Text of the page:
Moselio Schaechter


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April 23, 2009

Of Terms in Biology: Obligate Parasite

by Elio

Line-in-the-sand

Drawing a line in the sand? Source.

For bacteria, the term "obligate parasite" can have at least two distinct meanings.

  1. A parasite that naturally only reproduces within a host and cannot be artificially cultured on cell-free media. Included are all the viruses, most bacterial endosymbionts, and bacteria such as Treponema pallidum, Mycobacterium leprae, the rickettsiae, and the chlamydiae.
  2. A parasite that naturally only reproduces within a host, whether or not it can be artificially cultured on cell-free media. A large number of bacterial parasites fall into this category, e.g., Pneumococci, Group B strep, gonococci, H. influenzae, mycoplasmas, etc.

In my experience, the prevailing definition for obligate parasite is # 1. A number of people whom I asked said that they call pathogenic bacteria that can grow on artificial media “facultative parasites” rather than "obligate parasites."

What brings this up? A recent paper purports that obligate parasites have genomes smaller than 1Mb. Mycoplasmas and others that can be cultured in cell-free media fall below this arbitrary threshold; thus, they are not obligate parasites by the first definition and are by the second one. But the second definition includes many organisms with genomes much larger than 1 Mb. Obligate parasites and free living organisms can therefore not be divided on the basis of genome size.

Comments

Elio, I have taught my medical and graduate  students your definition (i.e. those pathogens  that can be cultivated) as facultative intracellular parasites. One nuance slightly different  however is that those pathogens  causing acute infectons like the pneumococcus and the streptococci I differentiated from those causing chronic infections like the TB bacillus and others which live primarily in macrophages as causing chronic infections more difficult to deal with. 


Perhaps Professor Eisen puts it best, if I can modify it a bit: it's not a rule, but a guideline...

As you (Elio) know, I support the ecological definition. I agree with your assertion however that with either definition we need to not draw the line between free living and obligate parasites at some specific genome size. In the end, assertions of such dramatic divisions rarely hold up in biology and we clearly should not have implied this was a "rule" as much as a semi-trend ...


This is a headscratcher, Elio. I remember reading a review paper by Mortimer Starr that spent 25 or so pages debating the difference between predator and parasite and parasitoid (as it related to my little friend Bdellovibrio). And it is certainly possible to find mutants of absolutely host dependent organisms that can grow under laboratory conditions (again, in Bdellovibrio, and those mutations are not simple nor singular).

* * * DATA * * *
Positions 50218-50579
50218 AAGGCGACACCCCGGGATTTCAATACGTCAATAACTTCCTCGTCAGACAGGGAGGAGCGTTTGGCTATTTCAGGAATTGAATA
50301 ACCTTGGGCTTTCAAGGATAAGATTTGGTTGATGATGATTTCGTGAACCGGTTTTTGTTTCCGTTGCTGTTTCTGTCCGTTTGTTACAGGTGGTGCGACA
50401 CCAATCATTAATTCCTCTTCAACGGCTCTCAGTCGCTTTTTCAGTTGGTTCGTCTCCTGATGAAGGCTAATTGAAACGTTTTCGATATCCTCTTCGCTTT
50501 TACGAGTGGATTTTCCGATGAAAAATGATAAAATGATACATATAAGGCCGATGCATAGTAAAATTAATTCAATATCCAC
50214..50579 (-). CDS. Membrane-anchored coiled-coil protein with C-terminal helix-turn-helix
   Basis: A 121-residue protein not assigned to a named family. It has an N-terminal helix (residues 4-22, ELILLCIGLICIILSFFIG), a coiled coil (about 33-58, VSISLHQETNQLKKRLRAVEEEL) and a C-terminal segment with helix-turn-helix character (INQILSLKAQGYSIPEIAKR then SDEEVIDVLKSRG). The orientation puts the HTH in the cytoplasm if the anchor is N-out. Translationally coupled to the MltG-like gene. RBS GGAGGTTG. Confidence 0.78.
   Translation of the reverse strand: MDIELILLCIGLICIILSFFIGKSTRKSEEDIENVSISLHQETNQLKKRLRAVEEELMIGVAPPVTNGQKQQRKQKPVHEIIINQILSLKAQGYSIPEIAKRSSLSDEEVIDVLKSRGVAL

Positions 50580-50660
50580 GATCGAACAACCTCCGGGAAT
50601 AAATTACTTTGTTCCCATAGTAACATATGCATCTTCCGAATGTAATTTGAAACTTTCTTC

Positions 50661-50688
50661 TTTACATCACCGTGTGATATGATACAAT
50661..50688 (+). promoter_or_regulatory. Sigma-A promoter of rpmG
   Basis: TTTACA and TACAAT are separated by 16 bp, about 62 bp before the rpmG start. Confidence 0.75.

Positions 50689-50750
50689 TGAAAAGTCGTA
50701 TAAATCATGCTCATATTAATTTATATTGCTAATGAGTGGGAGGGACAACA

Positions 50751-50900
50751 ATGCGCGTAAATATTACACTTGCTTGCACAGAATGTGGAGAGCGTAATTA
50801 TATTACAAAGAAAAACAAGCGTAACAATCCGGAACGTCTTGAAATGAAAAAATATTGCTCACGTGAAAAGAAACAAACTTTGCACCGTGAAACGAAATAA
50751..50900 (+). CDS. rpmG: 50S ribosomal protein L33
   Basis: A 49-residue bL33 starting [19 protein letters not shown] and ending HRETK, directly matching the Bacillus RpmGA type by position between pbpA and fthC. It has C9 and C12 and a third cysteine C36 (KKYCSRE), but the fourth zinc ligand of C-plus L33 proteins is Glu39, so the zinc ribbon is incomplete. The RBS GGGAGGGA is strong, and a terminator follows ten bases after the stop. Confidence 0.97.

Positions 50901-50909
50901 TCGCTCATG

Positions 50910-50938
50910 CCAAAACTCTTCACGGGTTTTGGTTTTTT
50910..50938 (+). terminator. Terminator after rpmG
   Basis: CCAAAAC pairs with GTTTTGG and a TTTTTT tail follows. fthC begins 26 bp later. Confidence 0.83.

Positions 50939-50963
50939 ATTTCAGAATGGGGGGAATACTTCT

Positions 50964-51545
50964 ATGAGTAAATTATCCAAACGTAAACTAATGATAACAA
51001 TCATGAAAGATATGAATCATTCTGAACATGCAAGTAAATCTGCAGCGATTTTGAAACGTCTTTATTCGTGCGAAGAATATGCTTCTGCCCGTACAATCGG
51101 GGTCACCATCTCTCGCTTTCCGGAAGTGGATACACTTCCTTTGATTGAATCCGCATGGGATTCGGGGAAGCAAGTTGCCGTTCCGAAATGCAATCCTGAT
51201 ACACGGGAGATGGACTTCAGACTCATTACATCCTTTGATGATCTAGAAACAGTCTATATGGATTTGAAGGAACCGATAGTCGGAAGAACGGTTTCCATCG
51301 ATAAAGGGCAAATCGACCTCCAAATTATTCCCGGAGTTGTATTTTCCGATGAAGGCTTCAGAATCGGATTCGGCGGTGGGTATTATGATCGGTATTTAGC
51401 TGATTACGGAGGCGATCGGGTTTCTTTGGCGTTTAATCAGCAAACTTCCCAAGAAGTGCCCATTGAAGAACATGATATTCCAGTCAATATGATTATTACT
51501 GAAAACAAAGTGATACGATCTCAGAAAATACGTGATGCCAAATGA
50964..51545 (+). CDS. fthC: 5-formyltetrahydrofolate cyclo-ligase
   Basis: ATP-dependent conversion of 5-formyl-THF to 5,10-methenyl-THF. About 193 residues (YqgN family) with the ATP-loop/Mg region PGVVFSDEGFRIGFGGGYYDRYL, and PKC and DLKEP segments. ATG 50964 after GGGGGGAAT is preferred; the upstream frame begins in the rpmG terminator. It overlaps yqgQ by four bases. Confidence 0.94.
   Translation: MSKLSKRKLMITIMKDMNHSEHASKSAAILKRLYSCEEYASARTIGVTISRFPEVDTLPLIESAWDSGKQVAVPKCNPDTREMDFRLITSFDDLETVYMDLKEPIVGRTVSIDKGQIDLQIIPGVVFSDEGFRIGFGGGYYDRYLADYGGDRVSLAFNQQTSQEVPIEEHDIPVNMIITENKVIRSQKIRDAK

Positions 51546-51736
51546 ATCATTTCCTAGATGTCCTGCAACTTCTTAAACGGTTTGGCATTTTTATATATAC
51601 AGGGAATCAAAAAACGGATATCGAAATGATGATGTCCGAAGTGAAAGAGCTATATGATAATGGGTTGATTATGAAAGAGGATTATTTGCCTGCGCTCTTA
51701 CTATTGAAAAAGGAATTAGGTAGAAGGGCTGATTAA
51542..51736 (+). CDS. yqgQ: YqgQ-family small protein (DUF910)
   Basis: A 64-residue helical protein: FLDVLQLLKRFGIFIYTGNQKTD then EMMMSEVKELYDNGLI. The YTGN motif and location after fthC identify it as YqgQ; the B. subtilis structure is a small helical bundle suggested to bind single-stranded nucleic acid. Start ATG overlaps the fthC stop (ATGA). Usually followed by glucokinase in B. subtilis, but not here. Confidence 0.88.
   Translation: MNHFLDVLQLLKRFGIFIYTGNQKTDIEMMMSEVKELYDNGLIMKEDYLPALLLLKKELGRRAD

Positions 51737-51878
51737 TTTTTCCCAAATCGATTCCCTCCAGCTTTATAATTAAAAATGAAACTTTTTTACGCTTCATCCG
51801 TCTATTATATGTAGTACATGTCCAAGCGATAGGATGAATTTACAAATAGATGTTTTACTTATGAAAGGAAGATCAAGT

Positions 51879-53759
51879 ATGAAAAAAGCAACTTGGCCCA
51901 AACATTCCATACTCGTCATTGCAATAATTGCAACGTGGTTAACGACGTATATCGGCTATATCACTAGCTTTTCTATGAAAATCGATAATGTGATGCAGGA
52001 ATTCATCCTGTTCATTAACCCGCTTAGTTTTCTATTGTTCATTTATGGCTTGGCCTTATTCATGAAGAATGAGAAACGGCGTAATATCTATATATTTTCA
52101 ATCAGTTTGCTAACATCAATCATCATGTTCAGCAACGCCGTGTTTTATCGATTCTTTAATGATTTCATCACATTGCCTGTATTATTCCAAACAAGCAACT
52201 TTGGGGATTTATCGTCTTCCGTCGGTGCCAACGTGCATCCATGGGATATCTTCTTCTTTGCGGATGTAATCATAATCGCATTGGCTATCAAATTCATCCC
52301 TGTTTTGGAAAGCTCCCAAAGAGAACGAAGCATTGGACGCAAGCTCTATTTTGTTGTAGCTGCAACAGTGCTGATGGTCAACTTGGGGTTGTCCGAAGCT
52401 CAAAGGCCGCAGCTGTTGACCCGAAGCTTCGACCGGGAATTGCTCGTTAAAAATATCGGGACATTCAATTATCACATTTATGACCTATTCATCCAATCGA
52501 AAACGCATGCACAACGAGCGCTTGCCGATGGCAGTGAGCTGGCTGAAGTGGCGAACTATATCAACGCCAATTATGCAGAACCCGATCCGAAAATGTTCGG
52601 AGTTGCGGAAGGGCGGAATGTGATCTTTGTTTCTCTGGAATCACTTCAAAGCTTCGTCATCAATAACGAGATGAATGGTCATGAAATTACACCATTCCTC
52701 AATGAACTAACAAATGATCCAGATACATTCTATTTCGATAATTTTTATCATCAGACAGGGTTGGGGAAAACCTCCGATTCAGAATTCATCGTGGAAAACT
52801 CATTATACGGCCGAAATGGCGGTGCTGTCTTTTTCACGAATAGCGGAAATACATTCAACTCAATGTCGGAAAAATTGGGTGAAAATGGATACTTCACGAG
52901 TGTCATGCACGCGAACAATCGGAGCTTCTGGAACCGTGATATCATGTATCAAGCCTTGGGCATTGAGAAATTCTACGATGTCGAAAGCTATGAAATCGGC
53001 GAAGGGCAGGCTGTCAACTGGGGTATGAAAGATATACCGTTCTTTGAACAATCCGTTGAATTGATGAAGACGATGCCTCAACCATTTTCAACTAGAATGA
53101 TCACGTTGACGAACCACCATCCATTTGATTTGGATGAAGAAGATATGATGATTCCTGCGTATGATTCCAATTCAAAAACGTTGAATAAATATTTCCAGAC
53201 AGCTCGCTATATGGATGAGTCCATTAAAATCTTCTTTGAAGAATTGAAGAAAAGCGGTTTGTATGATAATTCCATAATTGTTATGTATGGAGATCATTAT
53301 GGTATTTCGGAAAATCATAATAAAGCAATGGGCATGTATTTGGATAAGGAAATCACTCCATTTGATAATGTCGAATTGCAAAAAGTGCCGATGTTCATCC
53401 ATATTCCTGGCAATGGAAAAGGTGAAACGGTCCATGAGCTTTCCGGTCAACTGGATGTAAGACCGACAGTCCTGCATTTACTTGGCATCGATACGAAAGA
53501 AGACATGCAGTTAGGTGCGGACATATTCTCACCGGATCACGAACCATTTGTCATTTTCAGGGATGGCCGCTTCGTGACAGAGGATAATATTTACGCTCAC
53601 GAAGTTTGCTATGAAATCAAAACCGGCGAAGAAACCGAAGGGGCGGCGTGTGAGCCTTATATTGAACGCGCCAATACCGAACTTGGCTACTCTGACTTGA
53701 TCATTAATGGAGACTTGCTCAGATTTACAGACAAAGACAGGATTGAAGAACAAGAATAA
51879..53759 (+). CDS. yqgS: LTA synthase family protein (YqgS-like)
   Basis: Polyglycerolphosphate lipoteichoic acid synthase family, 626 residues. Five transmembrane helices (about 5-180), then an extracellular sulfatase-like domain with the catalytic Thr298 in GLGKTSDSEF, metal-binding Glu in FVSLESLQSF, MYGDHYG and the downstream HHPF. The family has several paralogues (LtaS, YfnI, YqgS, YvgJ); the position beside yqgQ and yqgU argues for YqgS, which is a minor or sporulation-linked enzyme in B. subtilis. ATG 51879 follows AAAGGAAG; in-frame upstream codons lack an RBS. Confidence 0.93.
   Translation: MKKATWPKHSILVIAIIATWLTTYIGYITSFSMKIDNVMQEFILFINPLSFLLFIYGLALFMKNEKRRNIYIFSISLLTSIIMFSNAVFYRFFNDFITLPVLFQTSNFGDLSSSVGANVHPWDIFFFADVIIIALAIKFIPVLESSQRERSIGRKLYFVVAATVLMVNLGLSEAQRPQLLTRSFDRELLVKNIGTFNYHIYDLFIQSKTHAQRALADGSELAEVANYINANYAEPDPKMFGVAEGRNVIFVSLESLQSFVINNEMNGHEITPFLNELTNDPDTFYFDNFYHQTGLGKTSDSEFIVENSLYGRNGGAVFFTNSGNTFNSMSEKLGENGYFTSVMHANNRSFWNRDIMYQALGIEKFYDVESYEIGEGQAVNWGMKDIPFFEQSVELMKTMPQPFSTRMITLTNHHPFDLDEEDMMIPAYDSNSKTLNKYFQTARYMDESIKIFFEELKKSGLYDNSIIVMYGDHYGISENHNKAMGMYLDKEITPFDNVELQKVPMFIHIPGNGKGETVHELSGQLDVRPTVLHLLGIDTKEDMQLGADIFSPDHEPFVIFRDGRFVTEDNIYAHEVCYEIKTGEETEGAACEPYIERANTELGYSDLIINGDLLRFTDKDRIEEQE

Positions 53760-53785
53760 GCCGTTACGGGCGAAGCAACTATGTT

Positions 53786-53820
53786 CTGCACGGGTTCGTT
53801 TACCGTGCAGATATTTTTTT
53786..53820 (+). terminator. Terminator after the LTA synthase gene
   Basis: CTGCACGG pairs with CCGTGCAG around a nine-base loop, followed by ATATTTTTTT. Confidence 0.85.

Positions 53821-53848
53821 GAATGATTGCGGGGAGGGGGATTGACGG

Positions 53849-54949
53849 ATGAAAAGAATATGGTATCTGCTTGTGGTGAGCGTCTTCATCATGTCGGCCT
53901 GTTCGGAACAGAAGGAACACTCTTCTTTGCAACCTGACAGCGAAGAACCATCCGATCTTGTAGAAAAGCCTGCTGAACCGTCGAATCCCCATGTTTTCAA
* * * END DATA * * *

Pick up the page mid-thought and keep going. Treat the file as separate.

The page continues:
Then on top of it, we can worry about the "viable but nonculturable" debate. It is possible to have samples of seawater that do not have detectable levels of Vibrio fisheri in them at all (by culturing), but when an aposymbiotic squid is added, voila! Colonization and lots of Vibrio fischeri. Also the work of Lewis and Epstein with providing "micro-micro" cosms to allow environmental microbes that cannot be cultivated in the lab to at last grow. Something similar to this may be in play with pathogens that appear obligate.

The tiny genome issue, however, is tougher to explain away.

I would almost call this Talmudic....

You bring up a very good point, which I hadn't thought enough about - perhaps a part of the definition needs to acknowledge that the obligate parasite needs a resource from the host; not just a place to live but some material support (ex; synthesized or obtained nutrients, isotonic environment for mycoplasmas). An organism like GAS, which has only humans for a host, occupies an interesting place on the continuum; It is obviously pretty good at living in a culture dish (without much in the way of special provisions), but it isn't found in other places naturally, so is it an obligate parasite? Although I understand the preference, I'm not sure it's right. I think the obligate part is right (it has to be associated with a person) but I think the parasite is problematic.

Elio: ah yes, I hadn't thought of that point at all. It does seem convincing.

It's hard for me to see why anyone would not prefer the ecological definition. That an organism can be invited or coaxed to grow axenically may say something, but how could its behavior in the wild not be more important.


Comment on comment

I agree that this definition is conceptually alluring. However, it depends on knowing that a bug does NOT grow outside a host, something that is patently impossible to prove for most.

Elio

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